OCRFA Co-authors Paper on Educating about Hereditary Risk Across Cancer Types

Ovarian Cancer Research Alliance today announced the online publication of a collaborative best practices paper entitled, “Understanding Hereditary Cancer in the Era of Multi-Gene Panel Testing.” The paper offers key insights into the changing needs of individuals and family members who might be at risk for hereditary cancer. The paper also includes discussion of how advocacy groups and health care providers can support individuals along the continuum of the potential testing journey.

“The scientific advances around the causes and treatments of cancers are progressing quickly, and we have learned that genetic risk can span a variety of cancer types,” said Calaneet Balas, Executive Vice President. “Working together with our peer organizations, we are helping to create common language and understanding to clarify this complex topic and support individuals navigating the world of cancer genetics.”

Fourteen patient advocacy organizations focusing on several of the cancers for which there is known genetic risk co-authored the paper. The paper includes background on cancer genetics, highlights considerations for individuals, their families and health care providers and calls for continued collaboration among advocacy groups. The co-authoring organizations agreed on the need for a united approach in providing resources and educating cancer patients and those at risk.

To access “Understanding Hereditary Cancer in the Era of Multi-Gene Panel Testing”, please click this link: www.geneticpaneltesting.org.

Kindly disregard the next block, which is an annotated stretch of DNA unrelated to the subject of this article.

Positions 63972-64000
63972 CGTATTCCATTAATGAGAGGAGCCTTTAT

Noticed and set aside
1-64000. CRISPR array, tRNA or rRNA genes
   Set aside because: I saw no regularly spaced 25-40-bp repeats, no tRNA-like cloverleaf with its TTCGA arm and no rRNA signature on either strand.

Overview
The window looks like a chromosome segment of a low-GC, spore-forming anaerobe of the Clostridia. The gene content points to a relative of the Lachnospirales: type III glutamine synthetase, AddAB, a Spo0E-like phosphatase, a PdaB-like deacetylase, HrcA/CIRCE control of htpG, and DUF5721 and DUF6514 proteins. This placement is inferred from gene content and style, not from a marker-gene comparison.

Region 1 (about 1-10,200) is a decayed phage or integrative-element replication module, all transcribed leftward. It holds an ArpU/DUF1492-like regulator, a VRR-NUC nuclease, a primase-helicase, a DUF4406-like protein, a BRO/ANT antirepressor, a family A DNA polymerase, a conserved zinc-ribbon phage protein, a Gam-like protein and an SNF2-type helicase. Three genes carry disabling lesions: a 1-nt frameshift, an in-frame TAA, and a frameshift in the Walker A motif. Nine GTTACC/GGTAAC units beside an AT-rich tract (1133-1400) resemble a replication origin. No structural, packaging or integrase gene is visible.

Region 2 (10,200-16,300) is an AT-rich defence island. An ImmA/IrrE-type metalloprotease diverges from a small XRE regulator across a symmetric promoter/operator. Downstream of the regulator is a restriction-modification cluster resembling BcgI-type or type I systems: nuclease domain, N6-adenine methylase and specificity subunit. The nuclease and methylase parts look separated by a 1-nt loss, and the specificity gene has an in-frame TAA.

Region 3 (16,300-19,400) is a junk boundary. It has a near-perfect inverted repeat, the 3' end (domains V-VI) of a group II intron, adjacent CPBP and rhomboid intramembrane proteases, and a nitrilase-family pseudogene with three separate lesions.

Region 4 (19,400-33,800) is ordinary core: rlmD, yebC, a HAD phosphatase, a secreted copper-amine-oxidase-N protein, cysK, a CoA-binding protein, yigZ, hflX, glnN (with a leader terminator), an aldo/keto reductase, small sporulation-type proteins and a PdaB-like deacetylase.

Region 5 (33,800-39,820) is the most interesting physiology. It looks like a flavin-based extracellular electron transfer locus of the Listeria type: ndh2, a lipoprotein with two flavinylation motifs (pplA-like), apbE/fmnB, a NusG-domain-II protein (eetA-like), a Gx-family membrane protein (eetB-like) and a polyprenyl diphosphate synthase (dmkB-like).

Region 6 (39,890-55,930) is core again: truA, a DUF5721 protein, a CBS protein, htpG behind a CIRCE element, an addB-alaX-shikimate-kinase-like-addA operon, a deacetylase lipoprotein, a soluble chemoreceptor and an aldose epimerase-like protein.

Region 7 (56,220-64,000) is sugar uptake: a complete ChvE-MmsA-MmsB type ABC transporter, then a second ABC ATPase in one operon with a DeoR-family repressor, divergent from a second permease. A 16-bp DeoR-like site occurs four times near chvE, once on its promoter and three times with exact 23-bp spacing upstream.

About Hereditary Cancer and Genetic Testing

Hereditary cancer occurs when a gene that normally helps to prevent cancer is altered (or mutated). People with hereditary cancers are more likely to have relatives with the same type or a related type of cancer. In addition, they often develop cancer at an earlier than average age, and may also develop more than one cancer in their lifetime.

Hereditary cancer genetic tests analyze the DNA of genes known to be associated with certain types of cancers for changes or alterations. A single mutation may increase risk for several different cancer types while several mutations may increase risk for a single type of cancer. Some alterations are not associated with any known increased cancer risk. Individuals should discuss their cancer family history with a genetic counselor or other qualified healthcare professional.

###

The Ovarian Cancer Research Alliance (OCRFA) is the largest global organization dedicated to advancing private ovarian cancer research, advocating for increased federal research, raising awareness and furthering policies that support women and their families before, during and after a diagnosis. OCRFA, formerly the Ovarian Cancer Research Fund and Ovarian Cancer National Alliance, has led the way in advocacy, research and support for women and families for over 22 years.

Posted on in Featured, News and Research

Tags:

Share this page